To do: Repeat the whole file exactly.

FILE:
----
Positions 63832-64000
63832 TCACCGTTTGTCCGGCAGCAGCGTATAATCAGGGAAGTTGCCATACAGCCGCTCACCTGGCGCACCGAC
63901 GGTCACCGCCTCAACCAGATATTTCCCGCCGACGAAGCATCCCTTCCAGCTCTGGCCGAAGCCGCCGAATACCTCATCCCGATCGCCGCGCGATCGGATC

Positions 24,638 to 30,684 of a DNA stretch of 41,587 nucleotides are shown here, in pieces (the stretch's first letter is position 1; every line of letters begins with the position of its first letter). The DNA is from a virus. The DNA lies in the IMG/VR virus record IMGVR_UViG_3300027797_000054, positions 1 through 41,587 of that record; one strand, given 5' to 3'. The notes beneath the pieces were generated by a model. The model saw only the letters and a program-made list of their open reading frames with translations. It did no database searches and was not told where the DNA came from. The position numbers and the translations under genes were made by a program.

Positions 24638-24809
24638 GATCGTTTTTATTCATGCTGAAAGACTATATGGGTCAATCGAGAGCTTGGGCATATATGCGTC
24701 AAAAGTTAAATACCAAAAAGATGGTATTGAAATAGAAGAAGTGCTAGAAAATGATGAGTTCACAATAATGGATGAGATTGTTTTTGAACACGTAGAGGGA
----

Positions 63832-64000
63832 TCACCGTTTGTCCGGCAGCAGCGTATAATCAGGGAAGTTGCCATACAGCCGCTCACCTGGCGCACCGAC
63901 GGTCACCGCCTCAACCAGATATTTCCCGCCGACGAAGCATCCCTTCCAGCTCTGGCCGAAGCCGCCGAATACCTCATCCCGATCGCCGCGCGATCGGATC

Positions 24,638 to 30,684 of a DNA stretch of 41,587 nucleotides are shown here, in pieces (the stretch's first letter is position 1; every line of letters begins with the position of its first letter). The DNA is from a virus. The DNA lies in the IMG/VR virus record IMGVR_UViG_3300027797_000054, positions 1 through 41,587 of that record; one strand, given 5' to 3'. The notes beneath the pieces were generated by a model. The model saw only the letters and a program-made list of their open reading frames with translations. It did no database searches and was not told where the DNA came from. The position numbers and the translations under genes were made by a program.

Positions 24638-24809
24638 GATCGTTTTTATTCATGCTGAAAGACTATATGGGTCAATCGAGAGCTTGGGCATATATGCGTC
24701 AAAAGTTAAATACCAAAAAGATGGTATTGAAATAGAAGAAGTGCTAGAAAATGATGAGTTCACAATAATGGATGAGATTGTTTTTGAACACGTAGAGGGA